Tuesday, July 31, 2012
Sunday, July 15, 2012
Yearly, the Fairchild Tropical Botanic Garden organizes a mango festival. This year, it occurs this weekend and today is the second and last day. It is a big disappointment to me because there is only one vendor and they use mangoes imported from Central America. The workers told me this year mango crops are not very abundant. Even a bigger disappointment to me is that they charge US $1.00 to taste the mangoes. What happened to the tradition of having mangoes to taste free of charge? This photo shows you the mangoes that are for sale. Did I buy any? Of course not, the price they demand for mangoes here make you think they are made of gold. Thanks, but no thanks!
Wednesday, July 11, 2012
It looks like this sad mental illness is beginning to get some public exposure. In the US, treatment for serious diseases often begins by clinical trials when medical research is conducted to look for cause and remedy.
Schizophrenia is a mental disorder characterized by a breakdown of thought processes and by poor emotional responsiveness. It most commonly manifests itself as auditory hallucinations, paranoid or bizarre delusions, or disorganized speech and thinking, and it is accompanied by significant social and occupational dysfunction. Stigma and discrimination against people with schizophrenia and other serious mental illnesses was identified as the number one issue for families and societies.
Without treatment, social problems, such as long-term unemployment, poverty and homelessness, are common. Up to one third of the homeless you see in the streets of major US cities suffer from schizophrenia with or without being diagnosed as such. Many uninformed individuals mistake schizophrenia with paranoia. Unfortunately, schizophrenia is a much more severe mental illness. A very sad affliction for the human race.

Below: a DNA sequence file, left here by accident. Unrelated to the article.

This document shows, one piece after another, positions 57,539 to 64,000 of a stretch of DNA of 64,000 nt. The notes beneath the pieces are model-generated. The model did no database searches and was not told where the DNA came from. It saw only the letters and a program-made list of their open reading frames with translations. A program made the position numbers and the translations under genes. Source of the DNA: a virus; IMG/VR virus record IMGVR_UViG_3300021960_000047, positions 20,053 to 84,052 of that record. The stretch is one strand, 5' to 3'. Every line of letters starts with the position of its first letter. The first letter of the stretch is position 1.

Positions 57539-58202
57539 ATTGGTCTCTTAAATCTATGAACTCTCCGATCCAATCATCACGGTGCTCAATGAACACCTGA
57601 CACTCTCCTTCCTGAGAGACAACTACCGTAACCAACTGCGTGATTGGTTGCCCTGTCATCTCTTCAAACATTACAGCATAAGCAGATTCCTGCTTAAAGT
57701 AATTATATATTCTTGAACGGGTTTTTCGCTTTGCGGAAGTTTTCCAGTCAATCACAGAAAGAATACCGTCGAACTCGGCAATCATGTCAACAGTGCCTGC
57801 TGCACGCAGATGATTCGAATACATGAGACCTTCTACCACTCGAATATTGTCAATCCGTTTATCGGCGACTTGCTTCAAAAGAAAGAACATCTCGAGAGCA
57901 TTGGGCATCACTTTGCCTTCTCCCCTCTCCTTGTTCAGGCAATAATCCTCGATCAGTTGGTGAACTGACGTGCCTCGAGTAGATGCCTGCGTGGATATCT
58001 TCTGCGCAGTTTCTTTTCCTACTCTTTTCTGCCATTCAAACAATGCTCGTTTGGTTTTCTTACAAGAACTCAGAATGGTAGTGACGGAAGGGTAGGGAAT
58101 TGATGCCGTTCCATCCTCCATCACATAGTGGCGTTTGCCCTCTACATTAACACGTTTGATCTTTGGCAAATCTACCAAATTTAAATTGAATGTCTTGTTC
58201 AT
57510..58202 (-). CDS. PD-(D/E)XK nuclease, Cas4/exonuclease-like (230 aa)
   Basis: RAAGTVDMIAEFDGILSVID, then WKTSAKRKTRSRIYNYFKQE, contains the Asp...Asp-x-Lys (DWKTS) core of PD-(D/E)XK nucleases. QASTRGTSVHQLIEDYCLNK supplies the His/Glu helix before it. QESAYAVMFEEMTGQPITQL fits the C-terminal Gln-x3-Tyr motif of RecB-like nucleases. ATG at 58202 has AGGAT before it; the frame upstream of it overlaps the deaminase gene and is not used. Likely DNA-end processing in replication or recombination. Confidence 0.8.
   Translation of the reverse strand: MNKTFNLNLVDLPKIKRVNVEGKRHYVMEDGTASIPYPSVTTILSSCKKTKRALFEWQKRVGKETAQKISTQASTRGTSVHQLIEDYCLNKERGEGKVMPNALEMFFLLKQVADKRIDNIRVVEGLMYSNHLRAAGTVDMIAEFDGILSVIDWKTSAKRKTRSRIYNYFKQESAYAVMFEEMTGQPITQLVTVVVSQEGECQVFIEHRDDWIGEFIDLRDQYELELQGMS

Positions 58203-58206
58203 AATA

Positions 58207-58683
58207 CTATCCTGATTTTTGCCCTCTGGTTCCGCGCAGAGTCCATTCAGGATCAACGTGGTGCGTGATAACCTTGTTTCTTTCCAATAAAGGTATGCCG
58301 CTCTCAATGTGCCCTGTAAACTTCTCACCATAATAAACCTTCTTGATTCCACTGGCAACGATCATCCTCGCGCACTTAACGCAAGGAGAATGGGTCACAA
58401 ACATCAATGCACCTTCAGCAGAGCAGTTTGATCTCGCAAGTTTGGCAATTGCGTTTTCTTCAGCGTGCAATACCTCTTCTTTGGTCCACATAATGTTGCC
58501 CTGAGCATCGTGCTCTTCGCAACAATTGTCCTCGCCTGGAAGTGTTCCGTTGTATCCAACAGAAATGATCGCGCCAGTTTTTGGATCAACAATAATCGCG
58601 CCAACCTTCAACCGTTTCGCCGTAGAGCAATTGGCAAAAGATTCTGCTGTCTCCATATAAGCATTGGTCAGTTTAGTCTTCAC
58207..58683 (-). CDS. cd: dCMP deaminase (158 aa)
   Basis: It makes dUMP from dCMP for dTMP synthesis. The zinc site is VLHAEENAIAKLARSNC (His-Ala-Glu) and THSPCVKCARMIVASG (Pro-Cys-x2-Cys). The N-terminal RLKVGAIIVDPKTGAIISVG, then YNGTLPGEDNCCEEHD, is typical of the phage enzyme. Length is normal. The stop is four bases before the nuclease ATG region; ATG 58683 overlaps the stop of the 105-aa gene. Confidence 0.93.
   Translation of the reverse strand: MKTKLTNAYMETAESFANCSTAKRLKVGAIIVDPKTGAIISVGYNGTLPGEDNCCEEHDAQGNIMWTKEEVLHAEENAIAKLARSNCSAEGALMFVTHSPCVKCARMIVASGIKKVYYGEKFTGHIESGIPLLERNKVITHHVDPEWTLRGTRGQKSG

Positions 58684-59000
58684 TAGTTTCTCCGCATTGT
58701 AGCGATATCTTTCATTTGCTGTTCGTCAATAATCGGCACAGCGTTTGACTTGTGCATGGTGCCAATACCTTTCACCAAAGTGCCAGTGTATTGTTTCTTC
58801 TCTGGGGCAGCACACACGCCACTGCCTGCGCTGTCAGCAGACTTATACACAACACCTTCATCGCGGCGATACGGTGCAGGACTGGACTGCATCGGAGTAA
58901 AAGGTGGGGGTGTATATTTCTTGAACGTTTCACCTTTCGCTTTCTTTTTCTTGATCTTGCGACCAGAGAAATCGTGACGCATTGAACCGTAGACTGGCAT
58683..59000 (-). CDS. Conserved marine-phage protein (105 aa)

Tuesday, July 10, 2012
On June 17th, you saw a double deck tour bus that is part of what is called the Hop On/Hop Off bus tour in Miami. Its counter part is a Trolley that is an icon of the City Beautiful: the City of Coral Gables. Recently, the Coral Gables Trolley expanded its service into the northern part of its boundary, adding another mile and a quarter to its route. This is what the trolley looks like, very ornate! I think the choice of colors of orange and green is very appropriate. These are the colors of my beloved Miami Hurricanes, the sport mecca of the University of Miami, my Alma mater.
Monday, July 9, 2012
I think the owner of this car will be pretty mad when he/she sees the parking ticket placed on the car's windshield. I know, I've been there, done that! The cute little egg-shape car used by the meter maid (this guy does not look like a maid to me) has the LAZ logo to identify Laz Parking which is a local firm that contracts with the City of South Miami to issue parking tickets and operate meters. Markings on the car also says that South Miami is the "City of Pleasant Living." Not if I get a ticket form LAZ, I don't think so.
Sunday, July 8, 2012
Remember Todd? He says he makes the best sub on earth. Well, apparently Todd got jipped by Suntrust and he is very mad about it. To the point that he made a special sign to expound his displeasure.